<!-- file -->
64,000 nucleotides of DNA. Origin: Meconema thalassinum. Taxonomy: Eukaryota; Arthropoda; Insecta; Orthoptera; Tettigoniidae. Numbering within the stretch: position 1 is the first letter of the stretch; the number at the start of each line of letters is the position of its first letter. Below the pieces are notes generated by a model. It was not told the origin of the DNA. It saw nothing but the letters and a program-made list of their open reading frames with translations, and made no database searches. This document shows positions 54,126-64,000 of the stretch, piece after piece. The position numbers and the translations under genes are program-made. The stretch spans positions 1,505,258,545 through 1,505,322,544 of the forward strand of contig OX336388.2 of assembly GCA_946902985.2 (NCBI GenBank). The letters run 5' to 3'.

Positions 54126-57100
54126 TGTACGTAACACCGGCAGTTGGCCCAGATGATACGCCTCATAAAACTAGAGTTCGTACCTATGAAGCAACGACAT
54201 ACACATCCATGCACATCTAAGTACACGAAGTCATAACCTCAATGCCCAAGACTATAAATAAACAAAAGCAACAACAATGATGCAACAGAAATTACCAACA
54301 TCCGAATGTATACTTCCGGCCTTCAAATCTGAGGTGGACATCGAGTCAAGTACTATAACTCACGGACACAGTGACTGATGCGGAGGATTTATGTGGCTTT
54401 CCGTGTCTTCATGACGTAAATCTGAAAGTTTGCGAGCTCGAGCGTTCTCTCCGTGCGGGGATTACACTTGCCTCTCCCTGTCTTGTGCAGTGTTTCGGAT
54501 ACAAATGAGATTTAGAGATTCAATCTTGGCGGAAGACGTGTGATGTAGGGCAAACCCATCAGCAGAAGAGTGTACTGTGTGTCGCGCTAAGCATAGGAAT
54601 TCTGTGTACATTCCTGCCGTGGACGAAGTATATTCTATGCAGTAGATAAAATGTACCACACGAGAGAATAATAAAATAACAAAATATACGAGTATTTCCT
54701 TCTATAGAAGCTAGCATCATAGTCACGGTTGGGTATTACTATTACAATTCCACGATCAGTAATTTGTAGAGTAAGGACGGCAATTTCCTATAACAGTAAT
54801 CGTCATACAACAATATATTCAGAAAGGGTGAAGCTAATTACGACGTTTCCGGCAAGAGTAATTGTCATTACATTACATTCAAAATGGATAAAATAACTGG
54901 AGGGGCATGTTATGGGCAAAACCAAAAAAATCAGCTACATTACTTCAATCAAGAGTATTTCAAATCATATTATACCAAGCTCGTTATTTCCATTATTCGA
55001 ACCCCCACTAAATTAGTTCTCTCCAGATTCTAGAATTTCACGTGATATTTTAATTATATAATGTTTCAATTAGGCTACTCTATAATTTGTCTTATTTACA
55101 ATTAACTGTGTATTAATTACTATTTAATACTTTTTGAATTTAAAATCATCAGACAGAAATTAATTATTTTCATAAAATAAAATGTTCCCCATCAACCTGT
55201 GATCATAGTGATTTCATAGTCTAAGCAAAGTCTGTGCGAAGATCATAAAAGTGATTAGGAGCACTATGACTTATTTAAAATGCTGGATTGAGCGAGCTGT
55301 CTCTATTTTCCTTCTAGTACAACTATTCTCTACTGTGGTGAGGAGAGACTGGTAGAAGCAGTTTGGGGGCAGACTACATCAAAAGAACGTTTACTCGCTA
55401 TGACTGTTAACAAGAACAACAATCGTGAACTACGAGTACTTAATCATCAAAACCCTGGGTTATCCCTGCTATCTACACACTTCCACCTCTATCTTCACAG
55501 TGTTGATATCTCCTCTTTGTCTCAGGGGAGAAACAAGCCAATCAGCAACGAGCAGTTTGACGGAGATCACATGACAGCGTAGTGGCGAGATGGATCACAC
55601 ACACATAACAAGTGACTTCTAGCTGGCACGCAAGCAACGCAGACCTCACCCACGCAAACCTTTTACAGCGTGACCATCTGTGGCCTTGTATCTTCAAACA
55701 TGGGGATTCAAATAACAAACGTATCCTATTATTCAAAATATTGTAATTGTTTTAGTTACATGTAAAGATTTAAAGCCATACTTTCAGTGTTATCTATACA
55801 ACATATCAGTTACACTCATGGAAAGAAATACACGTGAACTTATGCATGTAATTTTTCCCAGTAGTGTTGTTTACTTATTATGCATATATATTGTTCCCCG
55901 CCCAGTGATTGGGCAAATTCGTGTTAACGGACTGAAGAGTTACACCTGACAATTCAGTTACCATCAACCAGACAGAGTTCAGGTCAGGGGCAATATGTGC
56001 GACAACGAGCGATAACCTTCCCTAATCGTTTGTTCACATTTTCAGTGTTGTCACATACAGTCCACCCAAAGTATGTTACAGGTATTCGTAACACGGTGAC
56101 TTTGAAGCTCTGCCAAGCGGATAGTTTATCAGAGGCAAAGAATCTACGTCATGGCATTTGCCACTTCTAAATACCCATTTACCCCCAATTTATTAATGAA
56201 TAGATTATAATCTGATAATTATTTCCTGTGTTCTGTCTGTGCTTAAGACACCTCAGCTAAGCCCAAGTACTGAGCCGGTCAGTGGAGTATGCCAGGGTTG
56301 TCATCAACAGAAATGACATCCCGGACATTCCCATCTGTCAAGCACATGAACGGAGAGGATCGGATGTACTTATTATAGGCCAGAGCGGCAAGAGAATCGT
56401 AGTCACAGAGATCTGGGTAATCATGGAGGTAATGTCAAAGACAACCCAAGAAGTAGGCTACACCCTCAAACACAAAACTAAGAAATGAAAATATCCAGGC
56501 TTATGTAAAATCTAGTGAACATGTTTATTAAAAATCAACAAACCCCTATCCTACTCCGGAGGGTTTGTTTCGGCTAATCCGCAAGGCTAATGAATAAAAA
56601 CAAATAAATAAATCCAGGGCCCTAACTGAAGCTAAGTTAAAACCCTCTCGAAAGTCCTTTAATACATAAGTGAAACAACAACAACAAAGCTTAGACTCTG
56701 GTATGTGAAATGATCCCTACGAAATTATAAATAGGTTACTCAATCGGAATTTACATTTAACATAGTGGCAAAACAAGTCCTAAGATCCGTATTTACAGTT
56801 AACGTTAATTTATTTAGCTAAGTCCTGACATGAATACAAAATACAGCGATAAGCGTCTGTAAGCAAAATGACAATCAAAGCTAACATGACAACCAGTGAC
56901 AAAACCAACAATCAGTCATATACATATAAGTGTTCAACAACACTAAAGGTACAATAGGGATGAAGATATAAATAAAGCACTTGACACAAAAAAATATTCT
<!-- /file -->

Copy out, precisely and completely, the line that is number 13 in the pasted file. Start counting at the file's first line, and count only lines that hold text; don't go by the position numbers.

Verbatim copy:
55101 ATTAACTGTGTATTAATTACTATTTAATACTTTTTGAATTTAAAATCATCAGACAGAAATTAATTATTTTCATAAAATAAAATGTTCCCCATCAACCTGT